Thursday, November 4, 2010

GUY AND MADELINE ON A PARK BENCH hits theaters. Zzzzzzzzzzzzzzz...

Perhaps one must be a jazz-lover to best appreciate the film finally making its theatrical debut this week, GUY AND MADELINE ON A PARK BENCH -- one of those movies which, for the past year or so, was said to be among the as-yet unreleased films that most deserved the chance to be seen. Well, it's here at last, and we can judge for ourselves. When TrustMovies heard that G&M on a PB was a musical, to boot, he became extremely excited, as visions of something Jacques Demy-ish began to dance in his head. 'Fraid not, folks. To TM's taste, this is one of the biggest yawns of the movie year.

I'll go back to that jazz-lover reference above, which I suspect may have to do with how resistible I find this film.  I've never "cottened" much to jazz in its purer form, maybe because it is too improvisational for my taste, too off-the-cuff, raw, even sloppy. The film's lead character, Guy, played by Jason Palmer, is an up-and-coming jazz musician, and the film's director's (Damien Chazelle, shown at left) must have a huge love for this musical genre, for his entire film has a looseness and improvisational feel that smacks of jazz.

My biggest problem with G&M on a PB is that I didn't care a fig for any of its lead characters. There are three of these: Guy, his early and later girlfriend Madeline (Desiree Garcia), and another girl (Sandha Khin, shown below) who inserts herself into Guy's life for a time. They seem to spend most of the movie on automatic pilot, moving from event to event without much interest and little dedication. This may very well be believable in "real life" but it can be deadly to movies, and it certainly is here, unless you're willing to fill in all the blanks -- performance, dialog, even direction -- yourself.

The music may provide the biggest clue to how the fillm is perceived. I found it ordinary to a fault. But for all I know it may be great "jazz." At the finale, one character plays a song to another. What are we to think of this, my companion and I wondered?  Is it supposed to be good? Bad? Indifferent? And what does this mean?  Does either character involved care? And how are we to tell -- since the actors on view seem to prefer the inexpressive mode?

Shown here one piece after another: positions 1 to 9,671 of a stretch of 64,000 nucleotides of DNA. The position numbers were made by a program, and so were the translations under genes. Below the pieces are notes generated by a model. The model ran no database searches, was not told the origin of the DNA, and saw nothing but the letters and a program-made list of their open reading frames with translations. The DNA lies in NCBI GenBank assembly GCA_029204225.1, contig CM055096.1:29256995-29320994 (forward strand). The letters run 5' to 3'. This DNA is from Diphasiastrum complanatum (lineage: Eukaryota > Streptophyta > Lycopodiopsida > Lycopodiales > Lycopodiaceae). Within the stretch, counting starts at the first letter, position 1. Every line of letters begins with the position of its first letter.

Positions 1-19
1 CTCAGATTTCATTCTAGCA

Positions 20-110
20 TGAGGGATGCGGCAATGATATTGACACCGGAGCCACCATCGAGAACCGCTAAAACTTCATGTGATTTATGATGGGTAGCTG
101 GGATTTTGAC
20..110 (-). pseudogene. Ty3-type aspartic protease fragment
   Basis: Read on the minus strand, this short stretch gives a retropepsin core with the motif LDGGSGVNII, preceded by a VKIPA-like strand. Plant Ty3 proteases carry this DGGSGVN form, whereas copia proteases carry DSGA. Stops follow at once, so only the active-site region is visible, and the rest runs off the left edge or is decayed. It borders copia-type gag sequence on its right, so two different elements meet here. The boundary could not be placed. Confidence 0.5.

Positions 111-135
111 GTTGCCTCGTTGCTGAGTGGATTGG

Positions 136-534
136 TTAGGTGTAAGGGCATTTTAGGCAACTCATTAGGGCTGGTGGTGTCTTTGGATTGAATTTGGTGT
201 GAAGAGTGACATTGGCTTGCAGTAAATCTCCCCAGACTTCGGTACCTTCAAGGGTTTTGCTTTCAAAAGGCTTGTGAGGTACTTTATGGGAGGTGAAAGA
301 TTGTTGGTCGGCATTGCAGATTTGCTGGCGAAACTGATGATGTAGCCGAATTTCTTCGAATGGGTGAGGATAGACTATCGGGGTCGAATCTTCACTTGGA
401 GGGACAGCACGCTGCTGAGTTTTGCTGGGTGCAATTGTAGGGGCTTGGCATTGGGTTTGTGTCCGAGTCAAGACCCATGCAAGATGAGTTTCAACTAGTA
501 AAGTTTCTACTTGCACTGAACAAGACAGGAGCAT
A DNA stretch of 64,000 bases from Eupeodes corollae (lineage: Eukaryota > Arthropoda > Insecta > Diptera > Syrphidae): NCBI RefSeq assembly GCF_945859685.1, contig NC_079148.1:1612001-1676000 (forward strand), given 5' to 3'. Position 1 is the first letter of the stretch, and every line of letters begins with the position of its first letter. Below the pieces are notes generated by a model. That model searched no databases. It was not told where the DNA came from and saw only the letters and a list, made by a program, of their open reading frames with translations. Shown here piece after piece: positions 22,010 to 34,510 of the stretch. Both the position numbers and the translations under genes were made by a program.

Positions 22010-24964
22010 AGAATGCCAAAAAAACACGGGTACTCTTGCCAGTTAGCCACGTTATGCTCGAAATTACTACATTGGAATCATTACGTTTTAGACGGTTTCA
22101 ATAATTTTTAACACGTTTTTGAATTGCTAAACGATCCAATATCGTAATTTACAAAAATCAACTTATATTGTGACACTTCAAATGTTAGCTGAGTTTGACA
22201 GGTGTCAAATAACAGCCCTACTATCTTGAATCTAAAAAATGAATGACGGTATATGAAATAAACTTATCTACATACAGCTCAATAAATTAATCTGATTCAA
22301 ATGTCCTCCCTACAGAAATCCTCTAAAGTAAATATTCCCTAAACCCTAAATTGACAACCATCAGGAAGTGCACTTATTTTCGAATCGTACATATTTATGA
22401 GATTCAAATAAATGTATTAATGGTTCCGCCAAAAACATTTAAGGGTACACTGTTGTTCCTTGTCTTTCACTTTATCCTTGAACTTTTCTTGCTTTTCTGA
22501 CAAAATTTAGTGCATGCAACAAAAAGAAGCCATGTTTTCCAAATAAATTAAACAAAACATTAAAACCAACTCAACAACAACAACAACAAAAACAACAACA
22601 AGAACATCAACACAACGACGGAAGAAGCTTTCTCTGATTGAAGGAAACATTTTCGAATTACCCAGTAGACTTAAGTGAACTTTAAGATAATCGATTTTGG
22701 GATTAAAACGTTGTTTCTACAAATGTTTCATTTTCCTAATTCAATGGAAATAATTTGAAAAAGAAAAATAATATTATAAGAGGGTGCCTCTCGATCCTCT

Throughout, the music seems paltry, and the musical "numbers" tiresome. The one big song-and-dance piece set in a restaurant is near embarrassing in its amateurish look, feel and sound. This sort of thing has been done so much better (Demy, again) that, in the case of this particular song, my non-appreciation for jazz does not even come into play.

Guy and Madeline on a Park Bench is unusual enough, however, that I must suggest you think twice before pasing it up. My predilections may be blinding me to its low-key "brilliance," though I doubt this. I suspect this movie tends to divide audiences rather thoroughly, and in fact, this is what one of its publicists conveyed to me. So unless you find yourself fully agreeing with much that I've said, give it a chance and see what you think. Just don't say I didn't warn you. (There are some lovely visuals -- the photography's in black-and-white -- scattered throughout the film: See one of these, below.)

G&M on a PB&J  -- no, no -- just a PB -- from Variance Films, opens Friday at the Cinema Village in New York City.  And perhaps elsewhere, eventually.

(All photos are from the film itself, except that of Mr. Chazelle, which is by Jennifer Taylor for The Boston Globe)

1 comment:

TrustMovies said...

To give the other side of the coin: Having just heard from a friend/colleague, Oleg Dubson, who has a very different opinion of this film, I though I'd publish his comments below:

Dear friends and colleagues,

I rarely do this, but I thought Iwould write a mass note to encourage everyone to go and see GUY AND MADELINE ON A PARK BENCH. If you've seen it already at Tribeca or elsewhere, go see it again. This is the kind of independent narrative filmmaking that should really be supported and nourished (as opposed to all the salivating Sundance-damaged schlock that normally comes out under the banner of "American indies").

I met Damien Chazelle, the filmmaker, at the Sarajevo Film Festival. He really deserves to have a long and wonderful filmmaking career (I'm sure he will) and I'd love for GUY AND MADELINE to have a great opening weekend! Damien and some of the cast & crew will be present for Q&As at today's (Friday, November 5) and tomorrow's evening screenings. I myself am planning to attend the 7pm Saturday night
show, so feel free to join me! (The film is playing at Cinema Village:

If you don't trust my opinion, here is Jim Hoberman's: "No movie I’ve seen this year has given me more joy." (
And as some of you know, it ain't easy to make Jim Hoberman joyous.

If you trust neither mine nor Hoberman's opinion, you should go see GUY AND MADELINE ON A PARK BENCH anyway.

More info here:

Have a pleasant weekend. Go out and tap dance.